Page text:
The EOT format is owned by Microsoft, so is unlikely to be implemented in any other browser. Meanwhile the major font foundries are completely unwilling to offer their fonts under licenses suitable for on-demand downloading on the web if the same files that can be downloaded can also be installed unchanged in a desktop OS. Therefore, something new is needed. WOFF is basically a font in a zip file with some XML licensing information, fairly lightweight for an 'obfuscated' format, and has the support of the foundries.

It's ludicrous that browser makers haven't simply treated fonts like any other file type. We don't have in-browser copy protection measures for text, images, audio, video, etc., and everyone would be up in arms if it was introduced, yet for some reason fonts have been given special status.

I think we do have in-browser copy protection for audio and video, otherwise I'm sure I'd be able to watch Hulu here in the UK or see NFL games live on my Linux laptop instead of 'borrowing' the XP laptop from work.

Also, good fonts are deceptively hard to do, whereas there are many millions of good pictures of people's cats.
posted by robertc at 4:19 PM on March 22, 2010 [2 favorites]


And in case you;re wondeirng, the CSS that does the magic looks like this...
@font-face {
	font-family: 'YourFont';
	src: url('YourFont.eot');
	src: local('Your Font'), 
	       local('YourFont'), 
	       url('YourFont.woff') format('woff'), 
	       url('YourFont.ttf') format('truetype'),
               url('YourFont.svg#YourFont-Bold') format('svg');
}
You can see the above mentioned multiple file types... a pain in the ass, but you're only going to want to do this once or twice per site and there are tools that help. And they give you multiple levels of fallback here, including SVG and, should you have it installed, a local version of the font (both the fonts name and the postscript name have to be used... again, browser differences).

When you want to use the font it;s like this...
H2, P {
	font-family: YourFont';
}
...and there you go!
posted by Artw at 4:32 PM on March 22, 2010 [2 favorites]


Nice. These are actually kind of sexy. Will have to work some server voodoo.
posted by fluffy battle kitten at 4:41 PM on March 22, 2010


I think we do have in-browser copy protection for audio and video, otherwise I'm sure I'd be able to watch Hulu here in the UK or see NFL games live on my Linux laptop instead of 'borrowing' the XP laptop from work.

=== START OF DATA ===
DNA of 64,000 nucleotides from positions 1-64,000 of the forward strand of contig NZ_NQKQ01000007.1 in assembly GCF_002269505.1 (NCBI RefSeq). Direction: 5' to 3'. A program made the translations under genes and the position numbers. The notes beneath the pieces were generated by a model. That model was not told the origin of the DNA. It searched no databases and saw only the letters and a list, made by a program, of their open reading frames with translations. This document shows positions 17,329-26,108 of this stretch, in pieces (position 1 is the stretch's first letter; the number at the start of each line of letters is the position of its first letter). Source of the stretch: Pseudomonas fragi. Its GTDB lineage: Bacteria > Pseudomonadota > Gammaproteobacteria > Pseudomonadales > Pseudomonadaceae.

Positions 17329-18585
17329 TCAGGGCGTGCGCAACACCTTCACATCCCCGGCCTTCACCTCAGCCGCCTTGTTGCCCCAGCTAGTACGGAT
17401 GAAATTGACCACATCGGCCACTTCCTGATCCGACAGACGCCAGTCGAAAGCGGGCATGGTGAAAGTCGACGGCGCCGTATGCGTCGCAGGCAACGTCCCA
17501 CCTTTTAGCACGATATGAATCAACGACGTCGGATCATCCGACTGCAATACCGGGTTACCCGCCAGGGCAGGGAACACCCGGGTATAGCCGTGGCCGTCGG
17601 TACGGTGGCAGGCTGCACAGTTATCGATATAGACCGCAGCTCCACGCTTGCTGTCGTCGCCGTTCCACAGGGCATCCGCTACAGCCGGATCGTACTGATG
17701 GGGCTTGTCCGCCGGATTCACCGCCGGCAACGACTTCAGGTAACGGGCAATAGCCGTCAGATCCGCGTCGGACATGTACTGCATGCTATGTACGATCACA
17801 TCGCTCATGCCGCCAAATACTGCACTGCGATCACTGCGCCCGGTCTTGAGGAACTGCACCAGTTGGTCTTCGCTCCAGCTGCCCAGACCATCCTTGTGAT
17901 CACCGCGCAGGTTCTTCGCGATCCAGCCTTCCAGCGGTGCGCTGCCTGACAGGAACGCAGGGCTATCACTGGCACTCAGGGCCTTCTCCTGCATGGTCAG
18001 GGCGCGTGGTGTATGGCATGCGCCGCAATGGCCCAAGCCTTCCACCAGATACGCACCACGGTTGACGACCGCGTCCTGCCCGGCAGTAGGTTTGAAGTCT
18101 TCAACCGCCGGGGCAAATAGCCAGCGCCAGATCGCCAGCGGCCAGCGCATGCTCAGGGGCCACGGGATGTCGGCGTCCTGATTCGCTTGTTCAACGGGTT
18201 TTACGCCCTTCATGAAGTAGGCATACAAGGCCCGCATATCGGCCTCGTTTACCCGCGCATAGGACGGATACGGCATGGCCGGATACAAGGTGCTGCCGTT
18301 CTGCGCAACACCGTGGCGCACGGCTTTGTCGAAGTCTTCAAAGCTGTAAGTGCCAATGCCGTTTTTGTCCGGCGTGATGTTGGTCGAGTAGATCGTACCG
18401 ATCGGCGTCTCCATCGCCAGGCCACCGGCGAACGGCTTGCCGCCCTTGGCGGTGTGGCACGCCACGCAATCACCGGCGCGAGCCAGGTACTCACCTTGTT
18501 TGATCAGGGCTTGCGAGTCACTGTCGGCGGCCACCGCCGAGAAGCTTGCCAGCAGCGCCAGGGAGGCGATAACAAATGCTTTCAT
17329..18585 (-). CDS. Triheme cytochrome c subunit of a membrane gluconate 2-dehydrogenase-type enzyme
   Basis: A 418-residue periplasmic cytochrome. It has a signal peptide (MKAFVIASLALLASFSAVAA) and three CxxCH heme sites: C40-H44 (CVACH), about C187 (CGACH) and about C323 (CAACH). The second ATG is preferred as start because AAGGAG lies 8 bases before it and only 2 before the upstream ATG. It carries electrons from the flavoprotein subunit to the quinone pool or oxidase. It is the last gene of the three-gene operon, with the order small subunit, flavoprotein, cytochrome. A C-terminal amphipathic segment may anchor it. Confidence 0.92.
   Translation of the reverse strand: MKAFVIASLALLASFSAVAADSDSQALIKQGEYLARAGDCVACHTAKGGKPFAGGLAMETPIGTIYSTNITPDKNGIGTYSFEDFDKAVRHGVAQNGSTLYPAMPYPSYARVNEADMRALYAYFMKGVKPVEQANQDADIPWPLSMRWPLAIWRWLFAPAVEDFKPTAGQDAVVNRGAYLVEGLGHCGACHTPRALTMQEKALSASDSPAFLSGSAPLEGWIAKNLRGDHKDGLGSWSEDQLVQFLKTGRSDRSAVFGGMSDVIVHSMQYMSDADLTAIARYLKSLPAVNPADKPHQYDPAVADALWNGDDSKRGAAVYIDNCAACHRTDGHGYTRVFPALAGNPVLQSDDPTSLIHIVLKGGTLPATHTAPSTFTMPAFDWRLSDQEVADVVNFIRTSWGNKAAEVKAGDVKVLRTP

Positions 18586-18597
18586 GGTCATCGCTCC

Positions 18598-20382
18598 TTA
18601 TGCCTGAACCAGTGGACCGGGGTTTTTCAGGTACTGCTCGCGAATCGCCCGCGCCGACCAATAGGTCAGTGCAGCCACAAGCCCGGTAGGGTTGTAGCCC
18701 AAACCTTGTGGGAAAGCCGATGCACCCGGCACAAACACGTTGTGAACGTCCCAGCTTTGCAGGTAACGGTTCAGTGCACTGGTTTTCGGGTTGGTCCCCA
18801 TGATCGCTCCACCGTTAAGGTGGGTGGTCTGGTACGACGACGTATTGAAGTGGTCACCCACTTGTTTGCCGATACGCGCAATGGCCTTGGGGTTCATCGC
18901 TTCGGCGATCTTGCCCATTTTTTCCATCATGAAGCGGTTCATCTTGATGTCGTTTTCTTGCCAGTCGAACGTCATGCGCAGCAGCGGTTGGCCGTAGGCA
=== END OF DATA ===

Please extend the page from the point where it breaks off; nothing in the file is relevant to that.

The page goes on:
Hulu is flash of course. I'm sure the NFL is the same.

What do the cats have to do with anything? That's literally insult to injury to any photographer who wonders why their work is treated as worth less than fonts by browser vendors.
posted by Wood at 5:29 PM on March 22, 2010


Now I just wish I were doing something interesting enough on the web to make it worthwhile to use new fonts.
posted by immlass at 5:41 PM on March 22, 2010


immiass, everything's interesting enough. It literally took me five minutes to make a site use custom fonts instead of Whatever People Have on Their Computer. It's fun to try and I cannot recommend doing so enough.
posted by mrmorgan at 5:54 PM on March 22, 2010


My only grumble with this is that I was hoping it was a community effort to work on the MovableType blogging software. Alas. TheLeagueofMovableType is not about MT, and their blog runs on Tumblr. If only MT had the thriving third-party community that WordPress has.
posted by brianstorms at 7:26 PM on March 22, 2010


What do the cats have to do with anything? That's literally insult to injury to any photographer who wonders why their work is treated as worth less than fonts by browser vendors.
I think that the difference is all about timing. When the IMG tag and FONT tags were added, there were widely accepted cross-platform image formats, NO widely accepted cross-platform font formats, and fonts were usually consistently named on a given platform. The FONT tag let you specify what font (or font category) something would appear in, while the IMG tag let you specify a link to a media resource somewhere on the Internet.

By the time the idea of embedding fonts was on anyone's radar and cross-platform font formats existed, well... foundries were already taking stabs at it (If you remember 'TrueDoc' give a shout out!) and Microsoft did their thing with the EOT format.

Simply put: the first entrants onto the font embedding scene were players very, very concerned about licensing. The first entrants onto the image embedding scene were very, very concerned that they could make the word "NEW!" rotate on an orange lozenge. Everything else flows from that.
My only grumble with this is that I was hoping it was a community effort to work on the MovableType blogging software. Alas. TheLeagueofMovableType is not about MT, and their blog runs on Tumblr. If only MT had the thriving third-party community that WordPress has.
Yeah. MT went through a few cycles of open/closed/open/closed/pay/free/pay/free, and it took them a long time to come around to the fully dynamic 'cycles are cheap' approach that drives most labor-of-love low-traffic personal blogs. They lost the tinkery hobbyists to so-so GPL projects, and eventually the so-so GPL projects got good enough that midrange people started converting and the rest is history. They've since GPL'd the MT codebase, but I think they lost a huge amount of momentum and it would take a miracle to really regain their momentum outside of large corporate blogging environments.
posted by verb at 11:06 PM on March 22, 2010


One thing that I'm really starting to notice a lot on sites using web-fonts is that Windows' font smoothing is absolute terrible at large sizes. This isn't just Mac fanboyism (I use Linux, OS X and Windows 7, and like all of them for varying reasons), and I'm okay with Windows' font rendering at smaller sizes, but once it gets above maybe 30 or 40 something, it really starts to look awful. One thing that was interesting to note in the IE9 screenshots that are going around now, is that the hardware-assisted font rendering does not seem to have this issue (CTRL+F for "font").